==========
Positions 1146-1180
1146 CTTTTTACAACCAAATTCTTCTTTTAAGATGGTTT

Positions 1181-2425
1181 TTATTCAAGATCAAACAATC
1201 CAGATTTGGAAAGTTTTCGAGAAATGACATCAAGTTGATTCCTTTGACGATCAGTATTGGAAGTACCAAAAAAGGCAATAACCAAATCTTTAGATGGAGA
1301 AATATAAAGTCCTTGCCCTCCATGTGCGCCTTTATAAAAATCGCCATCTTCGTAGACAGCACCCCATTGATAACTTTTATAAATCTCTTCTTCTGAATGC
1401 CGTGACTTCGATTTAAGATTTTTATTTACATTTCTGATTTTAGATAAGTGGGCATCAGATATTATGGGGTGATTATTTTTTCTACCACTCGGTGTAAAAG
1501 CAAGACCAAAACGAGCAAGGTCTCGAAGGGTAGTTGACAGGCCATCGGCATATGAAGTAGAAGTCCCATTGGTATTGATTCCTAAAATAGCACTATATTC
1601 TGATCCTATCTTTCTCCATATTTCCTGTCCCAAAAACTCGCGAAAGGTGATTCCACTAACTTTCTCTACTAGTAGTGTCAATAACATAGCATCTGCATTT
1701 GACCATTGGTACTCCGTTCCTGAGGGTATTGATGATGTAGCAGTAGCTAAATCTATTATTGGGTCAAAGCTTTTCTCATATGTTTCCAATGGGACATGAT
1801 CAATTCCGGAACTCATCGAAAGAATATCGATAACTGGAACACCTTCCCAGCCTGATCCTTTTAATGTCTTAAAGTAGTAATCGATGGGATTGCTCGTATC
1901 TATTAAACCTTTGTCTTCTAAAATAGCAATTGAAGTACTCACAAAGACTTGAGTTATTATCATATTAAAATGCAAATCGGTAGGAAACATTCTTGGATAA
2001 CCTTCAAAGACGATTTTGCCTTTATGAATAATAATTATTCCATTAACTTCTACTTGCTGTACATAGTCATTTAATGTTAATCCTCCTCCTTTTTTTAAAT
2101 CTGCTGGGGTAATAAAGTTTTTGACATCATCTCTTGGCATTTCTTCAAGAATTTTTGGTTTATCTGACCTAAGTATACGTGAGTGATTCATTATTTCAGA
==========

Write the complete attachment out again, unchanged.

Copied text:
Positions 1146-1180
1146 CTTTTTACAACCAAATTCTTCTTTTAAGATGGTTT

Positions 1181-2425
1181 TTATTCAAGATCAAACAATC
1201 CAGATTTGGAAAGTTTTCGAGAAATGACATCAAGTTGATTCCTTTGACGATCAGTATTGGAAGTACCAAAAAAGGCAATAACCAAATCTTTAGATGGAGA
1301 AATATAAAGTCCTTGCCCTCCATGTGCGCCTTTATAAAAATCGCCATCTTCGTAGACAGCACCCCATTGATAACTTTTATAAATCTCTTCTTCTGAATGC
1401 CGTGACTTCGATTTAAGATTTTTATTTACATTTCTGATTTTAGATAAGTGGGCATCAGATATTATGGGGTGATTATTTTTTCTACCACTCGGTGTAAAAG
1501 CAAGACCAAAACGAGCAAGGTCTCGAAGGGTAGTTGACAGGCCATCGGCATATGAAGTAGAAGTCCCATTGGTATTGATTCCTAAAATAGCACTATATTC
1601 TGATCCTATCTTTCTCCATATTTCCTGTCCCAAAAACTCGCGAAAGGTGATTCCACTAACTTTCTCTACTAGTAGTGTCAATAACATAGCATCTGCATTT
1701 GACCATTGGTACTCCGTTCCTGAGGGTATTGATGATGTAGCAGTAGCTAAATCTATTATTGGGTCAAAGCTTTTCTCATATGTTTCCAATGGGACATGAT
1801 CAATTCCGGAACTCATCGAAAGAATATCGATAACTGGAACACCTTCCCAGCCTGATCCTTTTAATGTCTTAAAGTAGTAATCGATGGGATTGCTCGTATC
1901 TATTAAACCTTTGTCTTCTAAAATAGCAATTGAAGTACTCACAAAGACTTGAGTTATTATCATATTAAAATGCAAATCGGTAGGAAACATTCTTGGATAA
2001 CCTTCAAAGACGATTTTGCCTTTATGAATAATAATTATTCCATTAACTTCTACTTGCTGTACATAGTCATTTAATGTTAATCCTCCTCCTTTTTTTAAAT
2101 CTGCTGGGGTAATAAAGTTTTTGACATCATCTCTTGGCATTTCTTCAAGAATTTTTGGTTTATCTGACCTAAGTATACGTGAGTGATTCATTATTTCAGA